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Transcutaneous Electrical Nerve Stimulation (TENS) Improves the Diabetic Cytopathy (DCP) via Up-Regulation of CGRP and cAMP

  • Liucheng Ding ,

    Contributed equally to this work with: Liucheng Ding, Tao Song

    Affiliation Department of Urology, the Second Affiliated Hospital of Nanjing Medical University, Nanjing, China

  • Tao Song ,

    Contributed equally to this work with: Liucheng Ding, Tao Song

    Affiliation Department of Urology, Chinese PLA 454 Hospital, Nanjing, China

  • Chaoran Yi,

    Affiliation Department of Urology, Drum Tower Hospital, Nanjing University Medical School, Nanjing, China

  • Yi Huang,

    Affiliation Department of Urology, the Second Affiliated Hospital of Nanjing Medical University, Nanjing, China

  • Wen Yu,

    Affiliation Department of Urology, Drum Tower Hospital, Nanjing University Medical School, Nanjing, China

  • Lin Ling,

    Affiliation Department of Urology, Drum Tower Hospital, Nanjing University Medical School, Nanjing, China

  • Yutian Dai,

    Affiliation Department of Urology, Drum Tower Hospital, Nanjing University Medical School, Nanjing, China

  • Zhongqing Wei

    Affiliation Department of Urology, the Second Affiliated Hospital of Nanjing Medical University, Nanjing, China

Transcutaneous Electrical Nerve Stimulation (TENS) Improves the Diabetic Cytopathy (DCP) via Up-Regulation of CGRP and cAMP

  • Liucheng Ding, 
  • Tao Song, 
  • Chaoran Yi, 
  • Yi Huang, 
  • Wen Yu, 
  • Lin Ling, 
  • Yutian Dai, 
  • Zhongqing Wei


The objective of this study was to investigate the effects and mechanism of Transcutaneous Electrical Nerve Stimulation (TENS) on the diabetic cytopathy (DCP) in the diabetic bladder. A total of 45 rats were randomly divided into diabetes mellitus (DM)/TENS group (n = 15), DM group (n = 15) and control group (n = 15). The rats in the DM/TENS and TENS groups were electronically stimulated (stimulating parameters: intensity-31 V, frequency-31 Hz, and duration of stimulation of 15 min) for three weeks. Bladder histology, urodynamics and contractile responses to field stimulation and carbachol were determined. The expression of calcitonin gene-related peptide (CGRP) was analyzed by RT-PCR and Western blotting. The results showed that contractile responses of the DM rats were ameliorated after 3 weeks of TENS. Furthermore, TENS significantly increased bladder wet weight, volume threshold for micturition and reduced PVR, V% and cAMP content of the bladder. The mRNA and protein levels of CGRP in dorsal root ganglion (DRG) in the DM/TENS group were higher than those in the DM group. TENS also significantly up-regulated the cAMP content in the bladder body and base compared with diabetic rats. We conclude that TENS can significantly improve the urine contractility and ameliorate the feeling of bladder fullness in DM rats possibly via up-regulation of cAMP and CGRP in DRG.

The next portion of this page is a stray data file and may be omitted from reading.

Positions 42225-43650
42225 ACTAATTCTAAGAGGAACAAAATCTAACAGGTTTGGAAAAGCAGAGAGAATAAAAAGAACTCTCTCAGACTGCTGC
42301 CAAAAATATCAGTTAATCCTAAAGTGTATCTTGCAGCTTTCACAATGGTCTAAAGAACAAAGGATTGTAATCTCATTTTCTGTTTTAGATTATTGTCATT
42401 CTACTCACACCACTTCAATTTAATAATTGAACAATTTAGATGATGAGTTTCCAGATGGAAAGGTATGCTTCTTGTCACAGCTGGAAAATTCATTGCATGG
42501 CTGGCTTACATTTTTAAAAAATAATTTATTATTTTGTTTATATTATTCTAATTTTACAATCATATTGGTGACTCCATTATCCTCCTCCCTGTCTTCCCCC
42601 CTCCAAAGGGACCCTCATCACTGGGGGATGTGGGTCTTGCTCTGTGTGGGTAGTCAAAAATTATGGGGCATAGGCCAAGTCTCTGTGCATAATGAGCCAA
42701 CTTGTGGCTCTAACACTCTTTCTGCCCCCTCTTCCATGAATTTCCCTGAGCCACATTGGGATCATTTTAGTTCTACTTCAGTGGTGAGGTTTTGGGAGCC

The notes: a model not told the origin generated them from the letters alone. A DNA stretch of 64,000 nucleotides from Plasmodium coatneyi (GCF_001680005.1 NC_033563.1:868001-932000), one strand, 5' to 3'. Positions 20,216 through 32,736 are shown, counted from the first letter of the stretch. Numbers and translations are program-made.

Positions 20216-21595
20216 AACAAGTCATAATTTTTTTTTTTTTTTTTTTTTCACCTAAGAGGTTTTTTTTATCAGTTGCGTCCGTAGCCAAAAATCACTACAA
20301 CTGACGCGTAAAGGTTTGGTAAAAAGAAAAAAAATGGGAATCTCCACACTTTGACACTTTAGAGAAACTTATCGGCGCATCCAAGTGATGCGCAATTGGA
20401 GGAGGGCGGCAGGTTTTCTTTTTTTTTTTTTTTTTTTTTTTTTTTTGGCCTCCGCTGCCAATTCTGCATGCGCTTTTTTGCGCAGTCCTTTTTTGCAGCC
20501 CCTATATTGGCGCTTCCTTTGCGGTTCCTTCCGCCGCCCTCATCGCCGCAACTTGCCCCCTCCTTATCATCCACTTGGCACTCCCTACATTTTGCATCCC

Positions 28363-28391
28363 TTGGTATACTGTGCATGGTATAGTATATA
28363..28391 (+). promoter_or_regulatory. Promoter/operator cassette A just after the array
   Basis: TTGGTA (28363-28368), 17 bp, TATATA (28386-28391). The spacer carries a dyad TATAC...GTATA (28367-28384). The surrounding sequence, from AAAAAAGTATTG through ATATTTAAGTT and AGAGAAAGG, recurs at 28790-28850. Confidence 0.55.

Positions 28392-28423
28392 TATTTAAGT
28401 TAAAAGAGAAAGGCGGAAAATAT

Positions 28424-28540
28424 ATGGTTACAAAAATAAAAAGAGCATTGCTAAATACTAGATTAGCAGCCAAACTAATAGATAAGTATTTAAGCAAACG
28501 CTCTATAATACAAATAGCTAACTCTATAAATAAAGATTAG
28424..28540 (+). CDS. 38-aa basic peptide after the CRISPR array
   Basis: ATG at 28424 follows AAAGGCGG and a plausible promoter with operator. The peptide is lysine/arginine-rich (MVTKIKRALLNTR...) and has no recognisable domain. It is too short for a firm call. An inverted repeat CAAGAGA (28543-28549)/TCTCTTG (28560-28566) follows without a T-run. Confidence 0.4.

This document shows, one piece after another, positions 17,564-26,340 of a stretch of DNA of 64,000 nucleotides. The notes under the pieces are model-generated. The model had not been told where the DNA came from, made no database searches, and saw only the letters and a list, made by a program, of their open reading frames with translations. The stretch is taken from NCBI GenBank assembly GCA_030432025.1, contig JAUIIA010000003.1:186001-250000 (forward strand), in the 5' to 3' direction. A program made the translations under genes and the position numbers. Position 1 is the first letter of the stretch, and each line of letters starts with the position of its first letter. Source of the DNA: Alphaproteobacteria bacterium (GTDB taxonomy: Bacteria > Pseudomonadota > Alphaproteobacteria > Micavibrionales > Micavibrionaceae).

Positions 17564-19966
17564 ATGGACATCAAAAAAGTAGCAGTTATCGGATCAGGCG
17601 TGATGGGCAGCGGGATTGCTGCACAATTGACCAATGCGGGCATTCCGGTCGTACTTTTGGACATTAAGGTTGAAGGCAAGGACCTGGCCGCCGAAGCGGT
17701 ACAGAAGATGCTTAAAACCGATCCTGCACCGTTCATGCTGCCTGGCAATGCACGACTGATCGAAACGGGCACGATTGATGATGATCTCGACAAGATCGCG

As a urinary complication of diabetes, diabetic cytopathy (DCP) is manifested as neurogenic bladder and urethral dysfunction with an incidence of about 50% in diabetic patients [1]. The exact pathogenesis of DCP is still not clear. Besides myogenic dysfunction of detrusor, lesions of the peripheral nerve of the urinary bladder also play a vital role in the pathogenic mechanisms. Currently, there are no effective treatments for DCP. Conventional drug treatment has noticeable side effects and its curative effect is not sure. Cystostomy has been widely applied in clinical treatment, but it can only improve the clinical symptoms and considerably affect the quality of life [2]. Thus, prevention of the DCP development in early stage is critical for the comprehensive treatment and improvement of the life quality in patients with diabetes. Studies on the safe and effective treatments for DCP are greatly needed.

In 1954, Boyce firstly implanted electrical stimulation into the bladder wall and later in 1963 Caldwell applied electrical stimulation for incontinence treatment [3]. From then on, a series of in vivo electrical stimulation methods have been gradually applied in the treatment of neurogenic bladder [4]. The effects of in vivo electrical stimulation on the regulation of the nerve electrical activity, muscle contractions, nerve excitability and muscle-contraction coupling have been verified. Recently, FDA has approved the sacral nerve stimulation technology for three types of indications: persistent urge incontinence, intractable urgency and urinary frequency syndrome and non-obstructive chronic urinary retention [5]. With continuous technical advancement, electrical stimulation is becoming an important clinical treatment for patients with bladder and urethra dysfunction. However, the traumatic aspect and tolerance of such treatment limited its clinical applications. By far, few studies on the electric nerve stimulation treatment of DCP have been reported. The urodynamics and exact mechanisms of electrical stimulation have not been studied.

In 1980, supra-pubic surface electrical stimulation was firstly applied on interstitial cystitis (IC) to decrease the pain and increase the bladder capacity [6]. In 2004, Yokozuka placed electrical stimulation electrodes on the dorsal S2, S4 sacral foramina surface to treat 18 patients with refractory urinary incontinence, and achieved desired results [7]. However, application of this technology on DCP has been rarely reported and the underlying mechanism is still unknown.